Plasma heating in ITER will require Neutral Beam Injectors (NBI) systems having unprecedented performances (16.5 MW beam power, up to 1 MeV specific energy and 1 hour continuous operation)This demand fostered an intense worldwide R&D effort on negative ion sources and accelerators, which are considered the most suitable to the purpose of producing high-power neutral beam
. A full scale prototype Injector will be tested and optimized in the Neutral Beam Test Facility at the CNR Research Area in Padova (Italy) so as to guarantee a stable and reliable operation of the ITER injector. The key component of the system is the beam source whose performance is strictly dependent on a deep understanding of the non-linear mechanisms behind the generation and acceleration of negative ions.Tacklingand solving the key issues emerging from the R&D requires competences coming from plasma physics, chemistry and accelerator physics and technology and shows the potential of establishing new (and sometimes unexpected) bridges towards other disciplines.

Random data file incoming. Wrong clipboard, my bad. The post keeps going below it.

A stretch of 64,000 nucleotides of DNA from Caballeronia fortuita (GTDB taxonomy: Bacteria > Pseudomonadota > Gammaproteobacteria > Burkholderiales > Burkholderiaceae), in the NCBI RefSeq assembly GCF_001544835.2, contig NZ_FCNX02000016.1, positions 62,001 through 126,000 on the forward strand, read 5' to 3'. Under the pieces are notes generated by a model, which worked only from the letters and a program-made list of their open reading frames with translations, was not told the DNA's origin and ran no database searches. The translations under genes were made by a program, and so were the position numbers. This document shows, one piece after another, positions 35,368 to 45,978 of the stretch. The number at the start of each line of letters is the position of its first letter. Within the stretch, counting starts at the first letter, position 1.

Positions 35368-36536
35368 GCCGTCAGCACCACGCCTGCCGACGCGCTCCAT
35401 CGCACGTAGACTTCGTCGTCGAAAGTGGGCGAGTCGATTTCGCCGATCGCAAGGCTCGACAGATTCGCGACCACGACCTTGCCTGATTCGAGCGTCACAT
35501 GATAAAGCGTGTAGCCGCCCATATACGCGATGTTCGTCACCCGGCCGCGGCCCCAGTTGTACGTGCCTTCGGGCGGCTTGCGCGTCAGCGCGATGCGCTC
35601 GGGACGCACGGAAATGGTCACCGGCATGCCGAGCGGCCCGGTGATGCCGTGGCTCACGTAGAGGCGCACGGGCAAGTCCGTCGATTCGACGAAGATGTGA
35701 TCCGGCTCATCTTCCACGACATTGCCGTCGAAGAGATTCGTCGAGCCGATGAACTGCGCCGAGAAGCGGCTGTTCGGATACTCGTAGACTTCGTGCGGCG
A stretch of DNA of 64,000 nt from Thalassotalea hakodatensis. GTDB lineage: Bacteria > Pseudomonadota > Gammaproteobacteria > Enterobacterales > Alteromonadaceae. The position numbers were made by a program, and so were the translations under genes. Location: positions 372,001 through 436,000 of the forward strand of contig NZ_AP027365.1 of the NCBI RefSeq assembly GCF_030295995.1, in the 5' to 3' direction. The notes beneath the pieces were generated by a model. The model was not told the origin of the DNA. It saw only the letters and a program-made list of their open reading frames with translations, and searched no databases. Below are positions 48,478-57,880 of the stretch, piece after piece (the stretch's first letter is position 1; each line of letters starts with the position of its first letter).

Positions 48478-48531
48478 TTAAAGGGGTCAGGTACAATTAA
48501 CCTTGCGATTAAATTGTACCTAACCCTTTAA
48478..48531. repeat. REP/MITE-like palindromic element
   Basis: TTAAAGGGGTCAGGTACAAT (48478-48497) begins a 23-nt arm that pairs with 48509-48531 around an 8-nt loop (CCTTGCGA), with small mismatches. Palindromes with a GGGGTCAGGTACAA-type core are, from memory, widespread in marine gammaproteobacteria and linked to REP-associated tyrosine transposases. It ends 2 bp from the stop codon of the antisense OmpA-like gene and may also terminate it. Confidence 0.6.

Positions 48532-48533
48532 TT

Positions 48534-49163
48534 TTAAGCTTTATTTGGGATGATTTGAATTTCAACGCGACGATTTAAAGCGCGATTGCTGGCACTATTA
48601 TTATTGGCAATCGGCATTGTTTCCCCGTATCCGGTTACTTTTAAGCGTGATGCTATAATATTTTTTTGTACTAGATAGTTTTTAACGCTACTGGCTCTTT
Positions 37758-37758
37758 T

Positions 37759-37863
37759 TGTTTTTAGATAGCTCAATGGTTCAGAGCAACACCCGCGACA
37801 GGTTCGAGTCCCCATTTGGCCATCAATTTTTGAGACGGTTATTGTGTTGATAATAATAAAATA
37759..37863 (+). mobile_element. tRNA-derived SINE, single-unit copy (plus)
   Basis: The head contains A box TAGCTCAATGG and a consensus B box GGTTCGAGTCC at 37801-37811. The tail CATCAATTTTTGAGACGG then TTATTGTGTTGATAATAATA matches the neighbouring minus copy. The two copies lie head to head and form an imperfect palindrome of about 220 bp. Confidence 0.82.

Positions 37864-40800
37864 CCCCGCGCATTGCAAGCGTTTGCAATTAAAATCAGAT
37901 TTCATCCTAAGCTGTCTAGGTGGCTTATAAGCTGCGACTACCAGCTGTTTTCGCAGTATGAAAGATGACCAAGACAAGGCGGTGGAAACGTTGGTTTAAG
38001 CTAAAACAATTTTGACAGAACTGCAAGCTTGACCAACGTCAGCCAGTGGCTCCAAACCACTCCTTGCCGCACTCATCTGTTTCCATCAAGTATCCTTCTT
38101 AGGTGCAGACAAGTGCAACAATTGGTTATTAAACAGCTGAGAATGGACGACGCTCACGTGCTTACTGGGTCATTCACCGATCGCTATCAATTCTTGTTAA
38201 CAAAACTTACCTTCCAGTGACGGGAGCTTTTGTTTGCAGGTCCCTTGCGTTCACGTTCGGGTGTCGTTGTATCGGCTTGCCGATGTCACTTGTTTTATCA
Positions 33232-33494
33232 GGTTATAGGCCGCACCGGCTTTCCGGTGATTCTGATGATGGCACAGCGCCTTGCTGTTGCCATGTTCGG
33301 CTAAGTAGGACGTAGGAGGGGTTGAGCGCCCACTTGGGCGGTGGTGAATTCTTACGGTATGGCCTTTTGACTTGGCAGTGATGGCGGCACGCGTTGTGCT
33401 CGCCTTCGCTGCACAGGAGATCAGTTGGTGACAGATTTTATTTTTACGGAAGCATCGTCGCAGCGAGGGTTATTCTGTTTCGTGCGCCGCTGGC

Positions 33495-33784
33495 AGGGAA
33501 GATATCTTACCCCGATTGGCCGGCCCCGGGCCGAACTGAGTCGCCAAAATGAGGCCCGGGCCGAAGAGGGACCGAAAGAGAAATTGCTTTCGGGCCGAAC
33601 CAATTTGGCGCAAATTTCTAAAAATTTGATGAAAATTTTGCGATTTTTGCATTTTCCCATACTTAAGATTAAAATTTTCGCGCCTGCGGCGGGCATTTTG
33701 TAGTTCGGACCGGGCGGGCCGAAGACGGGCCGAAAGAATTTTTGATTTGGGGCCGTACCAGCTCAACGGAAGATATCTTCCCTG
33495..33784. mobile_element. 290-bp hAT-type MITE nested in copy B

This contribution will present the status and the perspectives of the beam source R&D focusing on two aspects: a) the pivotal role of the status of the surfaces for the negative ions generation and for the high voltage holding and b) the emerging complex network of mechanisms underlying the negative ion generation and extractions which has been found suited to interconnections with astrophysics and to modern approaches to the controllability of complex systems. Finally an alternative innovative concept for a new generation of negative ion sources will be mentioned as an example of how well-established technologies from other fields, in this case from space propulsion, can be applied to improve efficiency and reduce complexity of the source.